- I attended the 2016 RWA national conference in San Diego with my husband. We took many workshops including the master class from Michael Hague. Cheers to me and my husband!
- I joined a group devoted to fighting and clearing our writing blocks, titled “The Artist’s Way,” in January. I have successfully worked through “The Morning” pages each day and most of the Twelve-step program. Stick with it!
- With the help of a selfless workshop leader/editor, I was able to work through the process of shoving a personal wound to the back of my thoughts and keep it from defining me. Exaltation!
- I mastered the 20+ movements of Tai Chi Chih and completed the advanced class. Hurrah!
- I took a solo vacation in March to visit family and attend a great-nephew’s wedding. Blessings to me!
A change of direction does not equal failure.
If you have been reading my articles for any length of time, you’ll note that I’m not much of a goal setter. Even though at the start of 2016 I had some pretty solid goals, what happened to me during the year set me on a different path. And that’s okay! I’m not a failure!
Perhaps as you read this article you see the goals you had set for yourself that you didn’t accomplish.
Does that make you feel like a failure, or disappointed in yourself because you didn’t reach your goals?
I hope you can feel successful even if you might have changed your focus and re-evaluated your goals and met disappointment with hard work in spite of the change of direction.
Whatever your vision of success is, first of all, can you define it, and second, can you enjoy it?
I’m not going to define goal setting or the need to set meaningful goals or attainable goals.
We all know the drill.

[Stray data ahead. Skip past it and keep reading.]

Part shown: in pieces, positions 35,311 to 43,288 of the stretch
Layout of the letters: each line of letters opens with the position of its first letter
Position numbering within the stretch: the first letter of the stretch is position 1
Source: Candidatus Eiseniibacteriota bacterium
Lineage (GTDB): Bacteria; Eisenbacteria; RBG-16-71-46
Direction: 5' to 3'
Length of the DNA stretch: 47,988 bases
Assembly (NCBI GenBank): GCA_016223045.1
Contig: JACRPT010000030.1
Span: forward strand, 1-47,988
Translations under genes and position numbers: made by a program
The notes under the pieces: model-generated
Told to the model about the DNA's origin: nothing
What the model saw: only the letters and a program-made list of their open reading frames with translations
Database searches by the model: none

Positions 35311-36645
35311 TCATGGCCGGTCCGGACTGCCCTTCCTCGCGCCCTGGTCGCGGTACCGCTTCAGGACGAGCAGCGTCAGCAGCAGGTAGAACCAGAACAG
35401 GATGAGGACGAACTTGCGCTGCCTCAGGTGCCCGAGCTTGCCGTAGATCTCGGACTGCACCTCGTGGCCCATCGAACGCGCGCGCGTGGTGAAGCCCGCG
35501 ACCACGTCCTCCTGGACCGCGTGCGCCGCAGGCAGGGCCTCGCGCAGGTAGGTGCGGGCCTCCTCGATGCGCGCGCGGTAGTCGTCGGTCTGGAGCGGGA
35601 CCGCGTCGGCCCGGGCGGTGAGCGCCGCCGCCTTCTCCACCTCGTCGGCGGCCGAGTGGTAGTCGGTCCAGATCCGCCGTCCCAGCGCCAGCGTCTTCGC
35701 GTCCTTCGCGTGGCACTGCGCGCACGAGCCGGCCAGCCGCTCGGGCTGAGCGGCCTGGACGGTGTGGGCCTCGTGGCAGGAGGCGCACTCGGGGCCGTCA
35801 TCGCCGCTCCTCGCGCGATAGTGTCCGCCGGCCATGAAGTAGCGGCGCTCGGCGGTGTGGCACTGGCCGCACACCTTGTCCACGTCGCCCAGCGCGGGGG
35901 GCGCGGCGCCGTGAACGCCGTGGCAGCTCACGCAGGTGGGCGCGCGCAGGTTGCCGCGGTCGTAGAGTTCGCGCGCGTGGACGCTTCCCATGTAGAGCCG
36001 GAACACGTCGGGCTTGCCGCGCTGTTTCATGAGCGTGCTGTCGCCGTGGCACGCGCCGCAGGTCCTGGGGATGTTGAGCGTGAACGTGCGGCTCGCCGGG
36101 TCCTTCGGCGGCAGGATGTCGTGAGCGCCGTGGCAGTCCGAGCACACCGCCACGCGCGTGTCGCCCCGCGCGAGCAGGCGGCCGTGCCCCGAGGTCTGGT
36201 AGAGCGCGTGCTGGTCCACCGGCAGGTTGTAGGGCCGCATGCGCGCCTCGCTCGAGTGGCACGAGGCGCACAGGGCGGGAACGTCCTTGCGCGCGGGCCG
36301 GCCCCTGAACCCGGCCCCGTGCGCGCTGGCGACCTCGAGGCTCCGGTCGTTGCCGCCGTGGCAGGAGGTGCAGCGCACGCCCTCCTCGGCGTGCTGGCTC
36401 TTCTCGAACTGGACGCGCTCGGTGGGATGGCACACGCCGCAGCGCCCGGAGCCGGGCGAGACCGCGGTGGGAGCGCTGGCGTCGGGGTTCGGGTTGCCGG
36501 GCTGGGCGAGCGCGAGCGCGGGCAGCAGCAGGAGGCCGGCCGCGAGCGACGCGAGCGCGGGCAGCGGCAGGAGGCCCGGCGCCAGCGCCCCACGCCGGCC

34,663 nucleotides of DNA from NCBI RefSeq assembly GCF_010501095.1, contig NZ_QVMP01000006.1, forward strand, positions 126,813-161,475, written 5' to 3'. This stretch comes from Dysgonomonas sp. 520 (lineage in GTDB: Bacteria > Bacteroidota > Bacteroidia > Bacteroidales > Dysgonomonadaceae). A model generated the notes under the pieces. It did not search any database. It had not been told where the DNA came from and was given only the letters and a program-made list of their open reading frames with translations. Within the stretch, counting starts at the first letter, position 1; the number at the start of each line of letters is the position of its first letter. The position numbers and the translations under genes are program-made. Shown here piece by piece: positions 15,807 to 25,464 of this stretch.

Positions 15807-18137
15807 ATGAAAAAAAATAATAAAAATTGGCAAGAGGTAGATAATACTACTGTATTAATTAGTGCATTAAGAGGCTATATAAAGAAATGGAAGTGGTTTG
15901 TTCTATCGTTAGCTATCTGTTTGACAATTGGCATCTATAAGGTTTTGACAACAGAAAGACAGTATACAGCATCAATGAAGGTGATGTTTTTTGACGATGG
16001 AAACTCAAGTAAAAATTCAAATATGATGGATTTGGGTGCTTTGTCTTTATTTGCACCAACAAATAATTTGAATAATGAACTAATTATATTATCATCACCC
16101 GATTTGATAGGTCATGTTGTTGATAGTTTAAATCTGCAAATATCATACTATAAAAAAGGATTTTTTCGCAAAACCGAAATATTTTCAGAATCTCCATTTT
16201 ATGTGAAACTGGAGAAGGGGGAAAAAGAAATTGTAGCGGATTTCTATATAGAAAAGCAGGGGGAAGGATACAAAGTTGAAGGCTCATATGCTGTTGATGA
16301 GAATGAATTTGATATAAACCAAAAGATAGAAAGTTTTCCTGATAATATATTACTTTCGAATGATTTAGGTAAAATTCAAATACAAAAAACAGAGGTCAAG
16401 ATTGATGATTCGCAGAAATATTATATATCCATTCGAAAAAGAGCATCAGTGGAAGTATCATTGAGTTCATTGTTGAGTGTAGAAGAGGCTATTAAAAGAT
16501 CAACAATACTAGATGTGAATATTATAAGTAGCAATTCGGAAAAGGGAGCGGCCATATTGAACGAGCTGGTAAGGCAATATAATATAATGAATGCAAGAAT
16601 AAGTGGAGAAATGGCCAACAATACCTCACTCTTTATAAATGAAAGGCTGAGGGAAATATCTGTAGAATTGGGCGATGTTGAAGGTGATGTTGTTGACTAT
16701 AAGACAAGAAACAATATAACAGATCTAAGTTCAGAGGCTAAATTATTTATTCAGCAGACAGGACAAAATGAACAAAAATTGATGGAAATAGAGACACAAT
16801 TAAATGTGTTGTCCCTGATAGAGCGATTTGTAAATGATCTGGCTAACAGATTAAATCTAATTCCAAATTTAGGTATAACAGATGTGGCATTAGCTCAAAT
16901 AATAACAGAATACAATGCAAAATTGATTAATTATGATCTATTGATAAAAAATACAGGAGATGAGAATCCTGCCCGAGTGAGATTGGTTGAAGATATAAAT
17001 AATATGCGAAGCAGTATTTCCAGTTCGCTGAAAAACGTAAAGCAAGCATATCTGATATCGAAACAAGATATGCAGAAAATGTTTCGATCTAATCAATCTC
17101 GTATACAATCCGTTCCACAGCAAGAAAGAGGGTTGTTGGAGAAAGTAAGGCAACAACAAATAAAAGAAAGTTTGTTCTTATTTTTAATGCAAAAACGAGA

There are as many ways to set goals as there are gurus who tell you that you must set goals to be happy.
What I want you to remember as you begin a fresh New Year with a blank slate of days in front of you, is to discover What is your Why? Why do you want something, and why is the goal you want important to you?
After all that, then it’s a matter of showing up, be present in the moment, and engaging in hard work.
Goal setting is not easy and we do fall off course. Sometimes we get knocked off course through no fault of our own.
Then change course. Accept what is. Feel the change throughout your whole body.
Recognize your emotional responses to the course change. Make adjustments.
Accept that any progress IS PROGRESS! Baby steps are still steps!
Don’t define your change in direction as a failure!
“There really is no failure until you label it a failure. It’s not how many times you fall that matters; it’s the number of times you stand back up and start again. That’s what makes the difference.” — Nozomi Morgan, MBA and certified Executive Coach said this in The Huffington Post article.
My advice for you is to set goals – if you want.
Reach high, but not unreachably high.
Be realistic yet flexible.
Never castigate yourself for a change or for not reaching your first set of goals.
Take what talents you’ve been blessed with and multiply them in as many areas of your life.
And, be gentle with yourself.
Notice in your body the tender or expansive feelings of great growth. Progress is progress. Brainstorm your “why” and “why you want your goal,” then engage.
In the comments below, please let me know if you had a change in your major goals for 2016, and how you handled the bumps, curves, detours, and freeway closures along your journey for the year.
Blessings to you for a Happy Writing and Publishing New Year!
ABOUT THE AUTHOR
An award-winning author, Carol Malone writes new-pulp-fiction suspense kissed with romance that rockets readers into the past to uncover a hard-fought happily-ever-after. If not hammering out new tales, Carol is reading, watching the Dodgers, reruns of Castle, and the Food Network with her sci-fi author husband on the coast of California. She loves to connect with her readers and invites them to chat about romance and sports on her website.